FBI today announced six Estonian nationals have been arrested and charged with running a sophisticated Internet fraud ring that infected millions of computers worldwide with a virus and enabled the thieves to manipulate the multi-billion-dollar Internet advertising industry. Users of infected machines were unaware that their computers had been compromised -- or that the malicious software rendered their machines vulnerable to a host of other viruses. more

Growth in Commercial Sinkholing Operations

The last couple of years have seen a growth in commercial sinkholing operations. What was once an academic method for studying botnets and other types of Internet-born threat, has more recently turned in to an increasingly profitable business for some organizations. Yesterday I published a blog on the DarkReading site titled Sinkholing For Profit, and I wanted to expand upon some aspects of the sinkholing discussion (there's only so much you can fit in to 800-ish word limits). more

FBI Official Calls for Secure, Alternate Internet to Protect Critical Utility, Financial Systems

Shawn Henry, FBI's executive assistant director says computer networks that control power plants and financial systems will never be secure enough, so government and corporate leaders should consider developing a new, highly secure alternative Internet, according to an AP report. "We can't tech our way out of the cyberthreat. The challenge with the Internet is you don't know who's launching the attack." A key step, he said, would be to develop networks where anonymity is not an option and only known and trusted employees have access. more

Duqu Reported as Precursor to a Future Stuxnet-Like Attack

Virus researchers at Symantec Corp. have revealed a variant of the Stuxnet worm, named Duqu, that is found to be stealing information about industrial control systems. Symantec reports: "Duqu's purpose is to gather intelligence data and assets from entities, such as industrial control system manufacturers, in order to more easily conduct a future attack against another third party. The attackers are looking for information such as design documents that could help them mount a future attack on an industrial control facility... Parts of Duqu are nearly identical to Stuxnet, but with a completely different purpose." more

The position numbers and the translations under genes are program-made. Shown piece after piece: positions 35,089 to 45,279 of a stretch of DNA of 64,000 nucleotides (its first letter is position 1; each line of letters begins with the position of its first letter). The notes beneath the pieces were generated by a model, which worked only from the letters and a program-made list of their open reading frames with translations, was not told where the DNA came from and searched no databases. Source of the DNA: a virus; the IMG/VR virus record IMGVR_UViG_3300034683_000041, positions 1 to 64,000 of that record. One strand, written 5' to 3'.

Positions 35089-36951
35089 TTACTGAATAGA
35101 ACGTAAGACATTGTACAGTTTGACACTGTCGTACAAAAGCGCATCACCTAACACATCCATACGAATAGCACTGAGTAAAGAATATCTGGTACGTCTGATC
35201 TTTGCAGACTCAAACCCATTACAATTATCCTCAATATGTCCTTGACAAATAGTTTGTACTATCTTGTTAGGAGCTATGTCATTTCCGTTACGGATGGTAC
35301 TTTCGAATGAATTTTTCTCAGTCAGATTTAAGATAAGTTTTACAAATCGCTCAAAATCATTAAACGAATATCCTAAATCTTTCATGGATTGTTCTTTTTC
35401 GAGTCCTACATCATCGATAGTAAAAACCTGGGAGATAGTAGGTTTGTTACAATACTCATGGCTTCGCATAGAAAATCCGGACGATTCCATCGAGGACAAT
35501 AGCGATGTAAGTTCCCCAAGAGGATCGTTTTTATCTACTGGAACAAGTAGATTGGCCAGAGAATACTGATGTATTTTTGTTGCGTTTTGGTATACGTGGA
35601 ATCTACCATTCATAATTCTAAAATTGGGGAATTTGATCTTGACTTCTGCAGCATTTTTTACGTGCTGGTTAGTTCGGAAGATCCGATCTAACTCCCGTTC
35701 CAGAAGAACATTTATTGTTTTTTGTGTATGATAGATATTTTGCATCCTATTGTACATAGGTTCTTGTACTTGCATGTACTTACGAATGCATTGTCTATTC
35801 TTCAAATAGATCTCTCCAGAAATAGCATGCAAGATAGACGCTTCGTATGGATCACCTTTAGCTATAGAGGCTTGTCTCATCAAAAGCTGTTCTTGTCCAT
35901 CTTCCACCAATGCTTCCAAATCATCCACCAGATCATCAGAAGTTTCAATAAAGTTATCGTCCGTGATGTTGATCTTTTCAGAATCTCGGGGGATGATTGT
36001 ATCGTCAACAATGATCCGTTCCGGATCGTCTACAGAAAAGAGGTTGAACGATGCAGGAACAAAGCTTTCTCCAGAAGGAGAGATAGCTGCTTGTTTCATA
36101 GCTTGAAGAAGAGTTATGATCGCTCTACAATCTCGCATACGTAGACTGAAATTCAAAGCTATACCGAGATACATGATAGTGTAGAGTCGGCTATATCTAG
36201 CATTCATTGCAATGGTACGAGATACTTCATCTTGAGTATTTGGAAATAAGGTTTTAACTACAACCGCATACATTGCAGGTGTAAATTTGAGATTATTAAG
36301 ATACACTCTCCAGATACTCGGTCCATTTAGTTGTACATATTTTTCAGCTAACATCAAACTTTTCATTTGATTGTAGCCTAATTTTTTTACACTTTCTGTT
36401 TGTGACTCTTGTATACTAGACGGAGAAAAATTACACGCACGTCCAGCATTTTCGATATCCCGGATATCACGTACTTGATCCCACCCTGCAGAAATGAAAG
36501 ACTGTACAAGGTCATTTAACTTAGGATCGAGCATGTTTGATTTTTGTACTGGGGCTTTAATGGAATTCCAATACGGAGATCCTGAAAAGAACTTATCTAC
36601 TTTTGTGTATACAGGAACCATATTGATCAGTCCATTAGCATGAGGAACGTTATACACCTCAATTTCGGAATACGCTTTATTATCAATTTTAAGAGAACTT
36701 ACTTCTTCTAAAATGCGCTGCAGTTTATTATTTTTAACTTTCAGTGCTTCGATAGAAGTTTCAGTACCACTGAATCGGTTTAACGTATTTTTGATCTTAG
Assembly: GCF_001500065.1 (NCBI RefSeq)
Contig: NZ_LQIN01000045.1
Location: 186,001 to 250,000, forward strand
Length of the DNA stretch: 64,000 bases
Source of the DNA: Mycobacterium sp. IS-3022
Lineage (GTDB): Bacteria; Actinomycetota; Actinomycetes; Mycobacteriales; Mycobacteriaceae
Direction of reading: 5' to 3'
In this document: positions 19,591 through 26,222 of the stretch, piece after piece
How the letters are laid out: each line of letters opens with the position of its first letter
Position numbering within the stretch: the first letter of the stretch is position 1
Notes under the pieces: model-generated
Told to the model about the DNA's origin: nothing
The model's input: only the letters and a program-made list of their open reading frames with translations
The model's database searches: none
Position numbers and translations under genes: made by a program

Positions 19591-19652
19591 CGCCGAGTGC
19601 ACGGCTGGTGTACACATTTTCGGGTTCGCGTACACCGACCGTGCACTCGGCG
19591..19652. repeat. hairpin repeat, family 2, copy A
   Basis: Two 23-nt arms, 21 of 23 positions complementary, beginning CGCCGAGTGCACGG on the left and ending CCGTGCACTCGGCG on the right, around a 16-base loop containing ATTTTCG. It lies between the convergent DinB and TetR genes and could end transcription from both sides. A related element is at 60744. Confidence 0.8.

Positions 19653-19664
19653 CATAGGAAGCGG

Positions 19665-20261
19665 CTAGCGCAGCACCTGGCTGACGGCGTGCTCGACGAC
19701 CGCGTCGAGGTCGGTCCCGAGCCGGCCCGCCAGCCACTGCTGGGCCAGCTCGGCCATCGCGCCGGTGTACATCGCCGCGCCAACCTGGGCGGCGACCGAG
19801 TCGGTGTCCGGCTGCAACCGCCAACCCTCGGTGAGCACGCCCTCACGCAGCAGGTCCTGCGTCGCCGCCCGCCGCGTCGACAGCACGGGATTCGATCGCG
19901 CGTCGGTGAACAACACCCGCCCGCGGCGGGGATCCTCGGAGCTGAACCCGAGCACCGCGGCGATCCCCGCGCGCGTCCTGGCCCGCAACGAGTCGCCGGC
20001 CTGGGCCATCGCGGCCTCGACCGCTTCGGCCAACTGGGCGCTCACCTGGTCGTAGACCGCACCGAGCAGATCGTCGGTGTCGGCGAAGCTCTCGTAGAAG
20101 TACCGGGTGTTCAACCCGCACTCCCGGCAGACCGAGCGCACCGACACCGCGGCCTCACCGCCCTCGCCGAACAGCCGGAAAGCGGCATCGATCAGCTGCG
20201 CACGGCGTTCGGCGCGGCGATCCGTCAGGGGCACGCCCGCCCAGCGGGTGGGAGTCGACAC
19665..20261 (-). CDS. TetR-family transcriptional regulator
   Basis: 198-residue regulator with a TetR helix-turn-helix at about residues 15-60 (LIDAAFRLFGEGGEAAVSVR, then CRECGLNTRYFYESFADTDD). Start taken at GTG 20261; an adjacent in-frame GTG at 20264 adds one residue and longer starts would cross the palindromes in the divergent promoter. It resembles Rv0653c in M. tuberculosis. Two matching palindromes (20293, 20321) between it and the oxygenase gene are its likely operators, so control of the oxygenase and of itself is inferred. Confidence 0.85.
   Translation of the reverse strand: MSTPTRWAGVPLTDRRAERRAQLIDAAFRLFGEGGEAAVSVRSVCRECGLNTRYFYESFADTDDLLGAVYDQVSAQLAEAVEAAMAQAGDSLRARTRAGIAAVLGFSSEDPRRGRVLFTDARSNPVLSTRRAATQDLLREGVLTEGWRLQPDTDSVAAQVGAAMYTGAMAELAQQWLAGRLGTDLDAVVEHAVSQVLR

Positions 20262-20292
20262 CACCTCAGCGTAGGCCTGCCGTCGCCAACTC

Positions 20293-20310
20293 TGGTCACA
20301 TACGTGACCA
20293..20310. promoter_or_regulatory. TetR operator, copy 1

Feds Seek Code of Conduct for Detecting, Mitigating Botnets

The U.S. departments of Commerce and Homeland Security (DHS) has met with other agencies and private-sector leaders in the information technology industry discussing the need to create a voluntary industry code of conduct to address the detection and mitigation of botnets. The meeting, hosted by the Center for Strategic and International Studies (CSIS), included topics such as the problematic and at time controversial issue of notifying individuals whose computers have been infected with malware and are part of a botnet. more

Microsoft Takes Kelihos Botnet Offline, Shuts Down the Subdomains

Robert McMillan reporting in InfoWorld: "Microsoft has opened a front in its ongoing battle against Internet scammers, using the power of a U.S. court to deal a knockout blow to an emerging botnet and taking offline a provider of free Internet domains. Microsoft used the same technique that worked in its earlier takedowns of the Rustock and Waledac botnets, asking a U.S. court to order Verisign to shut down 21 Internet domains associated with the command-and-control servers that form the brains of the Kelihos botnet." more

On the Success of Malware

There's often a lot of discussion about whether a piece of malware is advanced or not. To a large extent these discussions can be categorized as academic nitpicking because, at the end of the day, the malware's sophistication only needs to be at the level for which it is required to perform -- no more, no less. Perhaps the "advanced" malware label should more precisely be reattributed as "feature rich" instead. more